post than the Schwinn or Cannondale, which measure the same. but when my 2 are adjusted for me, both have the same amount of seat tube extended. ( so to sum it up ), If my handle bars are still over my seat by an inch, the bike is not to small, just the little added weight on my arms was something that a week or 2 will
not fix...Richard ( Bike measurements seem to be like tire width, till you try it for yourself, you never know )
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Old 10-27-10, 05:29 PM   #13
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The distance is already the same as the old bike on the saddle to ( grips ) on the bars. It is like a optical illusion when looking at the 2 bikes, the old Schwinn seems like
a monster compared to the new Cannondale, but the tape measure does not lie,
Yes, but are the seat tube angles different ? This can make a big difference in "feel" vis a vis comfort, even though the relative distance of the saddle from the bars is the same.
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Old 10-27-10, 05:40 PM   #14
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Your son has a higher saddle position than you and his bike is way to small for you? If he has a longer inseam than you do and his bike is too small for you, it's too small for him also.

Get barends and HTFU.
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Old 10-27-10, 05:43 PM   #15
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Moving the saddle to address a problem with handlebar position is wrong, Siu.
You are correct but I was thinking that if he was closer, it would sit him up higher, thus taking some load off of his arms.
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Old 10-27-10, 05:49 PM   #16
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You are correct but I was thinking that if he was closer, it would sit him up higher, thus taking some load off of his arms.
I removed that post immediately because I prefer a forward saddle position and I don't really see a downside to pushing the saddle forward. For me anyway, but everybody's different. I think he should try your idea and push the saddle forward.
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Old 10-27-10, 05:58 PM   #17
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I too use a more forward position myself. Doesn't help my core strength but I'm comfortable!
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Old 10-27-10, 06:14 PM   #18
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Yes, but are the seat tube angles different ? This can make a big difference in "feel" vis a vis comfort, even though the relative distance of the saddle from the bars is the same.
The angles are the same ..Richard
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Old 10-27-10, 06:22 PM   #19
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Your son has a higher saddle position than you and his bike is way to small for you? If he has a longer inseam than you do and his bike is too small for you, it's too small for him also.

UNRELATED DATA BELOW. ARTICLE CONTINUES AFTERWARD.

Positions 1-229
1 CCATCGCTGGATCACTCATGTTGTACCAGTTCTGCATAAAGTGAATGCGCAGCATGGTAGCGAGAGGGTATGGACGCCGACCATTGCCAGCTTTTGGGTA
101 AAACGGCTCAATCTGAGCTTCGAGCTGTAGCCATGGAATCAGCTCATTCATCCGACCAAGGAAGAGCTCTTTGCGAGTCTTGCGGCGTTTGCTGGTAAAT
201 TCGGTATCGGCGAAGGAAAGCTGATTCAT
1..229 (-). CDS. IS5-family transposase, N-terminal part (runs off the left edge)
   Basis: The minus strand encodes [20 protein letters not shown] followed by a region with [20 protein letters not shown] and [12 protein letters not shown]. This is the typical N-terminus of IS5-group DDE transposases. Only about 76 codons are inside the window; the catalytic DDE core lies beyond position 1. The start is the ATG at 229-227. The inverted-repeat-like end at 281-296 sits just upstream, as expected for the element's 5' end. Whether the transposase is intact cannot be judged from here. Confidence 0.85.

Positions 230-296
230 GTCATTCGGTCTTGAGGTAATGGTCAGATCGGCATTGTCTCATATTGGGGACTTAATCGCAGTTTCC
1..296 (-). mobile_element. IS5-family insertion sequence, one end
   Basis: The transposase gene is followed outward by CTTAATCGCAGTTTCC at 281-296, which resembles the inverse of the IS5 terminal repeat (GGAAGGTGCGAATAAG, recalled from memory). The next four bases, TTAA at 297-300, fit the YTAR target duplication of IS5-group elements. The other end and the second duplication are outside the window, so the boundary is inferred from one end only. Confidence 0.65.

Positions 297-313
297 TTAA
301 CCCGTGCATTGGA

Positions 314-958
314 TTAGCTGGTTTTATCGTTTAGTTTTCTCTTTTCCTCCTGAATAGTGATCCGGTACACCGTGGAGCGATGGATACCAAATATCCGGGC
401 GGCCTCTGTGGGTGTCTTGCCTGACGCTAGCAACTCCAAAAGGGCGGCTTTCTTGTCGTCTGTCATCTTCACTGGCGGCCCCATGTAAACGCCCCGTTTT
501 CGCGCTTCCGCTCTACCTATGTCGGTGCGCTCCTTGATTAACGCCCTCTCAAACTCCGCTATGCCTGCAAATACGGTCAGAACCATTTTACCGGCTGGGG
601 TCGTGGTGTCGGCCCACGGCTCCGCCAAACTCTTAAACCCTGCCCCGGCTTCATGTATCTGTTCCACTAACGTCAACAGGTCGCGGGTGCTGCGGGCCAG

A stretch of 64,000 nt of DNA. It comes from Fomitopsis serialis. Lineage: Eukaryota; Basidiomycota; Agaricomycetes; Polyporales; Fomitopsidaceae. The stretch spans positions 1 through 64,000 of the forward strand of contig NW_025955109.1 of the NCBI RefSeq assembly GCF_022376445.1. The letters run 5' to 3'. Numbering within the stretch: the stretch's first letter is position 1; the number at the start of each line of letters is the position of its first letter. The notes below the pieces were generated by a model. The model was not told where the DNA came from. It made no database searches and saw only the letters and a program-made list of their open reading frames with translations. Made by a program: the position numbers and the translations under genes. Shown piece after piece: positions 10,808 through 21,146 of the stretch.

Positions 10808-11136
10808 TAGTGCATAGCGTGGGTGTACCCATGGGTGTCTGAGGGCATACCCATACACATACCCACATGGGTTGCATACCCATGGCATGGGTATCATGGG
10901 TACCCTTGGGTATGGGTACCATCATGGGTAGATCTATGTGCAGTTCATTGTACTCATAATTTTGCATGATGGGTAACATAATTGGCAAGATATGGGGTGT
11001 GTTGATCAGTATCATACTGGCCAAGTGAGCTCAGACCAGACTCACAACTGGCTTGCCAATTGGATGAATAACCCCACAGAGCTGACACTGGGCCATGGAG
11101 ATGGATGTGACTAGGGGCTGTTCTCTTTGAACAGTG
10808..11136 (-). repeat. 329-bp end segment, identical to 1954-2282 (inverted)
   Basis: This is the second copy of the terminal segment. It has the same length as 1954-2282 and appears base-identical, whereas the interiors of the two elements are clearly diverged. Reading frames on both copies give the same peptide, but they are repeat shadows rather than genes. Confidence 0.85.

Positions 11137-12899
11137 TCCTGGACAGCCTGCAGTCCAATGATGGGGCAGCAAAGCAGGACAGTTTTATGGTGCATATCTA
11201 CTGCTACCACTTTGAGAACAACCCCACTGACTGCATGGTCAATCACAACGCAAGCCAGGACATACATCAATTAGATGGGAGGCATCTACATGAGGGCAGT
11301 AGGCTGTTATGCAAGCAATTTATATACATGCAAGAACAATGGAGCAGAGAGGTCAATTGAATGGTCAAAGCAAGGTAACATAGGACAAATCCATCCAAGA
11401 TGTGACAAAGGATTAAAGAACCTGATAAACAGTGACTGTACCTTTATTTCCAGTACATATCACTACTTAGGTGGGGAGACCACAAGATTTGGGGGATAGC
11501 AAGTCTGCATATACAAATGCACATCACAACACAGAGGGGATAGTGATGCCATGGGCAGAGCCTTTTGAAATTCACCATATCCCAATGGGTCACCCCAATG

Get barends and HTFU.
( Read closer ) measures from crank to seat post more than the F4 or Schwinn, but way smaller bike!
video does not lie ! Look at frame style..
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Old 10-27-10, 06:40 PM   #20
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How sore after how far is the big question. My handlebars are a few inches lower than my saddle, and I hardly use my arms to keep me balanced.

There really should be little difference in your arms, would probably be in your back since your posture is different. Regardless of where the bars are, you shouldn't be supporting most of your weight on your arms.
Just a little..Richard
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Old 10-27-10, 06:47 PM   #21
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Yes, but are the seat tube angles different ? This can make a big difference in "feel" vis a vis comfort, even though the relative distance of the saddle from the bars is the same.
Not even to a degree.. Richard
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Old 10-27-10, 06:54 PM   #22
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Here is the F4 Cannondale,
they measure out he same !
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Old 10-27-10, 07:31 PM   #23
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Your son has a higher saddle position than you and his bike is way to small for you? If he has a longer inseam than you do and his bike is too small for you, it's too small for him also.

Get barends and HTFU.
ROTFLMAO !!!! You of all people thought you might have a better insight on this topic..Not just a bash ! Richard ( still laughing )

Thought you might add something productive to this thread, do not make me FLY those colors again, check out my hat, I will
stand by it to...Richard
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Old 10-27-10, 08:17 PM   #24
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Sorry buddy, my well thought out response was a few posts back. If you had said seat tube length that would have been concise and a lot clearer.

You said your son's bike was longer from crank to the top of the seatpost. Sorry to confuse the meaning of your words with what you were trying to say.

The top of the seatpost is not the top of the seat tube.
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Old 10-27-10, 08:21 PM   #25
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I too use a more forward position myself. Doesn't help my core strength but I'm comfortable!
Your posts make no sense to me! Triathlons and time trials are contested on forward saddles. Beach cruisers and comfort bikes are laid back.